Weekend Traveler

It’s all local in Sebastopol

Enjoy Marimar Torres wines at The Barlow, Photo credits: Bo Links

Time to brighten up your winter with a trip to the friendly farming community of Sebastopol in the lush Russian River Valley. Settled in 1812 by Russian explorers, the beautiful landscape was first planted with Gravenstein apples. Sustainable farming practices have prevailed for more than 150 years.

If you haven’t visited in a while, this west county town, a short drive from San Francisco, has changed. Find more award-winning wines, great chefs inspired by area products, a vibrant community, and the newest artisanal gathering place: The Barlow.

STAY

Unfortunately, there aren’t many places to stay in Sebastopol yet. On the west side of town, try the Avalon Luxury Inn. Set in a redwood forest, you’ll find privacy, comfort and a gourmet breakfast. The decks, fireplaces and walks in the woods, make this a bit of a magical place (707-824-0880; www.avalonluxuryinn.com).

In the middle of town, The Sebastopol Inn offers a quiet respite. Off the street behind the old Gravenstein train station, the two-story property sits alongside a hiking and biking trail. The outdoor balcony of our second-floor room overlooked the woodlands. The room was good-sized and reasonable, but overall, the inn would benefit from a redo (800-653-1082; www.sebastopolinn.com).

PLAY & SHOP

The Barlow is the new hot spot in Sebastopol. Once the site of the Barlow Apple Processing Plant, this multibuilding complex, set on 12.5 acres, is now the center of attention for wine, food, artistic endeavors, and all things local. Connect with producers and watch several make their goods from scratch. Most of the buildings in the complex are restored and even though some are new, they all have the same modern industrial feel with corrugated exteriors, high ceilings, exposed beams and piping, and roll-up garage-type doors for easy access to outside space and seating (www.thebarlow.net).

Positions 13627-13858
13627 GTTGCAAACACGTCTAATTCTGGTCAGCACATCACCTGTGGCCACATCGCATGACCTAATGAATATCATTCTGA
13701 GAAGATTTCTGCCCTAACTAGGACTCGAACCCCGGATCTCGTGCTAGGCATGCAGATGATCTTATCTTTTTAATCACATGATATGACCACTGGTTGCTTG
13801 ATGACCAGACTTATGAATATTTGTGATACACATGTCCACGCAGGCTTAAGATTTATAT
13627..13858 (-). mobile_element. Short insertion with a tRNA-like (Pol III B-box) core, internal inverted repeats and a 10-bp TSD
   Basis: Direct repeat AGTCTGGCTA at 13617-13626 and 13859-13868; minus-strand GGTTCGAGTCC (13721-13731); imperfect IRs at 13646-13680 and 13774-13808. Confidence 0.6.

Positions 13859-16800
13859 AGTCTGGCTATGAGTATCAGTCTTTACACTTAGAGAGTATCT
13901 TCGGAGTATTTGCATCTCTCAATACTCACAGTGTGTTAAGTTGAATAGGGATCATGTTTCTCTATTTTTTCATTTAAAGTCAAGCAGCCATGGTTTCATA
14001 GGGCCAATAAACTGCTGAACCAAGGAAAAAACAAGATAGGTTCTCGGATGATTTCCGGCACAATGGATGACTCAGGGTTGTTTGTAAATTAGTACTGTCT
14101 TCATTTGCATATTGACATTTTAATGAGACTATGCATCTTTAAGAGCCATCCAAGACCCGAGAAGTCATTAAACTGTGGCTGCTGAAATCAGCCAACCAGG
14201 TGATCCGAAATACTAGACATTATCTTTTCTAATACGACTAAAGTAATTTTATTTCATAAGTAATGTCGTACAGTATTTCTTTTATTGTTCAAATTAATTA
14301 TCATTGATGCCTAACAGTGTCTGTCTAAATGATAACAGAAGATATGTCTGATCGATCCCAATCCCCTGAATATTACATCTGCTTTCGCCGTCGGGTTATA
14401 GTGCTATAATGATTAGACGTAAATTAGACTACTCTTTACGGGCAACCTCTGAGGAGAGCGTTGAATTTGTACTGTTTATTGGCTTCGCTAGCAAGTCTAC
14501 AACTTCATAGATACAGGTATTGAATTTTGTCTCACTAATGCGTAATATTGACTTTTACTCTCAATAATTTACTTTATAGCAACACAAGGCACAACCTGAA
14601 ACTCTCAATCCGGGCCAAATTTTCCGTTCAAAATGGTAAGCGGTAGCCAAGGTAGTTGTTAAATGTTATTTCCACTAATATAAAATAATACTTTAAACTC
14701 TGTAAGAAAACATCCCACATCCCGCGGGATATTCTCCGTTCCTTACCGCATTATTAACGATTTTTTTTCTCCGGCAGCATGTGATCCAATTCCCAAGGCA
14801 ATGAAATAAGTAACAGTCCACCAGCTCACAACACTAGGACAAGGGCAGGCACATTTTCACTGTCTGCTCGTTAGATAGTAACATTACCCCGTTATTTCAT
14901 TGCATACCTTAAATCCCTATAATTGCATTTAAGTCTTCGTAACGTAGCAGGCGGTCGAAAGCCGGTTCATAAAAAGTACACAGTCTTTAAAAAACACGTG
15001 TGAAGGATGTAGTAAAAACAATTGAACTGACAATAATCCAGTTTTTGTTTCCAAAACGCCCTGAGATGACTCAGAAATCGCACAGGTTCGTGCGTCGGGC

Our Barlow adventure started at the Spirit Works Distillery. Crafted by hand, all of the spirits (gin, sloe gin, vodka, and whiskey) are made from California organic red winter wheat. Take a tour and learn how each batch is milled, mashed, fermented, and distilled, and then taste the unique spirits (707-634-4793, www.spiritworksdistillery.com).

Watch the workings of the still at Spirit Works, Photo Credits: Bo Links

Watch the workings of the still at Spirit Works, Photo Credits: Bo Links

Wind Gap wines has taken over a considerable amount of space at The Barlow for the winery and tasting room (due to open this month). Known for their attention to site-specific vineyards and the intricacies of each varietal, the wines are consistently well received. Don’t miss these 2011 vintages from the Sonoma Coast: Gap’s Crown Vineyard Pinot Noir and the Syrah (707-331-1393, www.windgapwines.com).

The Barlow is home to Wind Gap wines, Photo credits: Bo Links

The Barlow is home to Wind Gap wines, Photo credits: Bo Links

The tasting room of La Follette Wines is a beautiful location to savor the small-lot Chardonnays and Pinot Noirs from legendary winemaker, Greg La Follette. A unique combination of science, old-world winemaking techniques, and superb vineyards make these sought-after wines. Favorites include both the 2011 Chardonnay and Pinot Noir from the Sangiacomo vineyards (707-827-4933, www.lafollettewines.com).

Taste La Follette wines in the tasting room at The Barlow, Photo credits: Bo Links

Taste La Follette wines in the tasting room at The Barlow, Photo credits: Bo Links

From a Spanish wine-making family with Catalan hospitality and winemaking traditions, Marimar Torres offers her signature wines in a new tasting room at the Barlow. The elegantly balanced wines of Marimar Estate have loyal followers. These 2010s from the Don Miguel Vineyard (named for her father) are among the standouts: Bonita’s Hill Chardonnay and La Masia Pinot Noir. (707-823-9910, www.marimarestate.com)